Creating a Flower Garden for a Wedding

A garden bursting with colour and scent is a wonderful setting for a wedding, and flowers are a vital element of a wedding garden as they add colour, elegance and fragrance. Check out our guide to creating a garden for a wedding in your backyard!

Depending on the style of the wedding there are a number of different flower options to choose from - wildflowers work well with a more informal style wedding, whereas well trimmed tight buxus hedges are a fantastic framework for a formal garden wedding. In addition to flowers, a lush lawn is beautiful to get married on and the colour looks fantastic in photos.

Allow at least 12 months to prepare your garden for a wedding especially or even longer if designing a new garden.

Preparing the garden beds

For established garden beds dig in plenty of organic matter like sheep pellets and Tui Compost before planting. This conditions the soil and provides a rich base for plants to grow. Add a layer of Tui Flower Mix before planting flowers.

Containers and hanging baskets

Hanging baskets can add a dash of colour and height to a garden setting and containers brimming with beautiful flowers and foliage can add the finishing touch your garden needs. Use a high quality potting mix like Tui Pot Power.

Pots and containers of flowering annuals, roses and topiaries make natural aisles and walkways.

Choosing flowers

There are lots of varieties and colour combinations to choose from. Simplify the process by selecting quick-growing and long-flowering plants which produce masses of flowers.

Choose three to five key varieties that match the wedding colour scheme and plant in large groups. Remember to plant extra flowers - you can't have too many flowers for a garden wedding!

Flower varieties by colour

  • White flowers: Flower Carpet rose, alyssum, cosmos, petunias, lobelia, marguerite daisies, dahlias, brachyscome, sutera, felicia, white hydrangeas, white calla lilies, sweet lily of the valley, lisianthus, lush peonies.
  • Black foliage: Black mondo grass, flaxes, ajuga, Aeonium ‘Schwarzkopf’, Alocasia ‘Black Velvet’, Cordyline ‘Caruba Black’.
  • Fuchsia (pink and magenta) flowers: Bougainvillea, Superbells Petunia, Happitunia ‘Fuchsia Belle’, Echinacea, penstemon, cosmos, dianthus, fuchsias, zinnias.
  • Yellow flowers: Flower Carpet Rose Yellow, dahlias, Garvinea ‘Santana’, daylilies, daffodils, hibiscus, petunias, zinnias, coreopsis.
  • Blue flowers: Blue hydrangea, anchusa, petunias, lobelia, plumbago, brachyscome, felicia.
  • Red flowers: anthuriums, gerberas, freesias, tulips, alstroemeria.
  • Purple flowers: deep lavender roses, purple calla lilies lavender, sweet peas, astillbe, and agapnathus.
  • Orange flowers: maryllis mix, gold calla lilies, Leonidas roses and ranunculus.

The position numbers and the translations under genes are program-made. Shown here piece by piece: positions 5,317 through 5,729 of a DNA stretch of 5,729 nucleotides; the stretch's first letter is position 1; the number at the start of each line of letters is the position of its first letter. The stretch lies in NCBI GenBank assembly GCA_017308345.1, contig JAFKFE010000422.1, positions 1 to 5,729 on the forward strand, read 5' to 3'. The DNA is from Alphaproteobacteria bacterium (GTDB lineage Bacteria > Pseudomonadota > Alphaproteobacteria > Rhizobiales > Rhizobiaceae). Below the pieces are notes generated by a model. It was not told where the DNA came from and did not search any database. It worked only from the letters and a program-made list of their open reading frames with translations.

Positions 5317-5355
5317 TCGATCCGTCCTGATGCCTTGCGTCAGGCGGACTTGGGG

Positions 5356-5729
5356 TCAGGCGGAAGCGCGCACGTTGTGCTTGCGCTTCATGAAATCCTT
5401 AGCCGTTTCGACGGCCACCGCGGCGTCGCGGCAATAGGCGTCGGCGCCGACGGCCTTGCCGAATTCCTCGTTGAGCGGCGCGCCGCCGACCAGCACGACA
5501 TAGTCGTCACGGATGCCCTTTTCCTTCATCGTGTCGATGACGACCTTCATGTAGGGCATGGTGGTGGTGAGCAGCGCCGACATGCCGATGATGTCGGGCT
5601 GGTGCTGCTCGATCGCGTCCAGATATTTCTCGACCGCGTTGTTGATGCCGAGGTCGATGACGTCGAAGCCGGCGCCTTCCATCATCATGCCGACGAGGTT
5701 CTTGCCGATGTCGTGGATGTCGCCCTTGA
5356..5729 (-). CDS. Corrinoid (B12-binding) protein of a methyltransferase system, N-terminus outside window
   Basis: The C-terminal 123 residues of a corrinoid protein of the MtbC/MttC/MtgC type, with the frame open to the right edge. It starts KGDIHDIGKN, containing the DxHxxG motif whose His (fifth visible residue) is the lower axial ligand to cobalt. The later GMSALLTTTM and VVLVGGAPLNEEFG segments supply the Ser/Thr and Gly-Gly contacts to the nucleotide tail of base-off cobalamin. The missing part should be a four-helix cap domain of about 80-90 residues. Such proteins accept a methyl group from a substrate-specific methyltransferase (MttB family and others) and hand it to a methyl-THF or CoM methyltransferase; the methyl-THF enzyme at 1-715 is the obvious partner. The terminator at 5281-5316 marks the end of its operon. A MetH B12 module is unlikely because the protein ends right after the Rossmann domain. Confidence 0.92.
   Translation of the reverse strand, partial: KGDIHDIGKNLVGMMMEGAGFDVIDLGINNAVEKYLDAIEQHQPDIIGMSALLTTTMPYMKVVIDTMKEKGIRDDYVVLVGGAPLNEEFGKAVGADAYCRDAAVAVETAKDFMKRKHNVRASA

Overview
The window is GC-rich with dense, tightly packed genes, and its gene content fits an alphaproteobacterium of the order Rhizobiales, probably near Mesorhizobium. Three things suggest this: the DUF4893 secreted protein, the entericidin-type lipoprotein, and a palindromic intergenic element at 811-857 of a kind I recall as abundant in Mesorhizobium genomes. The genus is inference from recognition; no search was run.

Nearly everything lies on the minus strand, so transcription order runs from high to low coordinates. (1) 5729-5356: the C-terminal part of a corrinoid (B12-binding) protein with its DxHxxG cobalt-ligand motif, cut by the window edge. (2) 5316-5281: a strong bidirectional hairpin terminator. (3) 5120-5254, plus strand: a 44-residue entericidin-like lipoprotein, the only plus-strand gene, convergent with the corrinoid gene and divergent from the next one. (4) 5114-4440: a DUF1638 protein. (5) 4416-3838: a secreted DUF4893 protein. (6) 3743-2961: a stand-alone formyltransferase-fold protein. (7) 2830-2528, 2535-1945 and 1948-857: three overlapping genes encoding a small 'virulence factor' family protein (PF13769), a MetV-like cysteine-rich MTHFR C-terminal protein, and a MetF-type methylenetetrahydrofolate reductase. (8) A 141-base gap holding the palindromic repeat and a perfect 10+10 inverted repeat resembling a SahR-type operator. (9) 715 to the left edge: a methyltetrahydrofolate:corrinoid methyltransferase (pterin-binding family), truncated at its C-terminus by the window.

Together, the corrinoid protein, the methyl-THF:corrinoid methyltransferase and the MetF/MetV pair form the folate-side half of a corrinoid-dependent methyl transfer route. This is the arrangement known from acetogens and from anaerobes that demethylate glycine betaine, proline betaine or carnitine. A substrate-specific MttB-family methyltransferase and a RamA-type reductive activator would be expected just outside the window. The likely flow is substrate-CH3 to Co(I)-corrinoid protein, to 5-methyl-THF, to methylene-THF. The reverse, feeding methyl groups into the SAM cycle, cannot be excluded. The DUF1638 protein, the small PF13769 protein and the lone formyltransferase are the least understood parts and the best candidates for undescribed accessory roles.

Sprinkle wildflower seeds in areas that look bare. These are quick and reliable to grow.

Planting times

If growing from seed, packets usually state the time it takes from sowing to flowering. However, late frosts or cold weather will set back flowering so add on a few weeks to allow for all eventualities. To break up the work and ensure constant flowering plant in succession, sow the same flower every two weeks for 3-4 months to ensure most are in bloom at the time you want. Plant all seeds into Tui Seed Raising Mix.

If planting seedlings which is a quicker option, plant at least one month before the wedding date.

Feeding flowers

Feed your flowers and they will reward you. Select a fertiliser specially blended for your flowers like the Tui Food range, or use an all purpose variety, such as Tui NovaTec Premium fertiliser. To encourage prolonged flowering, remove spent flower heads.

  • Apply Tui Fruit & Flower a month prior to the date to enhance the colour and quality of flowers.
  • Tui Hydrangea Blue will deepen the colour of hydrangeas – apply the season prior to the wedding. This is a great tip for a blue wedding colour scheme.

Flower bouquets

For the wedding bouquets choose varieties that are specifically bred for their long stems – dwarf cultivars may look cute but their short stems won’t give you much to grip. Select plants that are labelled as ‘tall’ not ‘bedding’.

Popular options for wedding bouquets include:

Roses, hydrangeas, sunflowers, lillies, gerbera, peonies, ranunculus and freesias.

If you’re short on flowers, top up with foliage. Magnolia or camellias are evergreen and have attractive, long lasting foliage; flax lasts well and adds a ‘Kiwi’ touch to a bouquet. Succulents are another great option - they have strong form, add texture and require little or no moisture.

Preparations for other areas of the garden:

  • Apply Seasol plant tonic to the entire garden two weeks prior to the wedding to boost growth and maintain plant health.
  • Mulch all garden beds with Tui Mulch & Feed two weeks prior to the wedding for plants to get a final boost of nutriensts. It also provides a tidy ground cover.
  • Apply Scotts Lawn Builder to the lawn 10 weeks prior to the wedding for a beautiful lush green lawn.

Click here for more floral inspiration

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Creating a Flower Garden for a Wedding Comments

  • Wedding 26th November .18. When should I plant Potted Colour. Help Please!

    Sheila Douglas

    • Hi Sheila, how exciting for you! Go mad and plant as much potted colour as you can over the next two weeks. Once it is planted it will sit for a fortnight or so, then burst into life. A regular application of Tui Organic Seaweed Plant Tonic will help the plants too, and plant plenty. All the best for your happy occasion.

      Tui Team

    • Thank you so mch for your answers to my problem. Met with mother of bride today and we are happier with your good advice. Now all we need is a weather fairy! Thank you again. Sheila.

      Sheila Douglas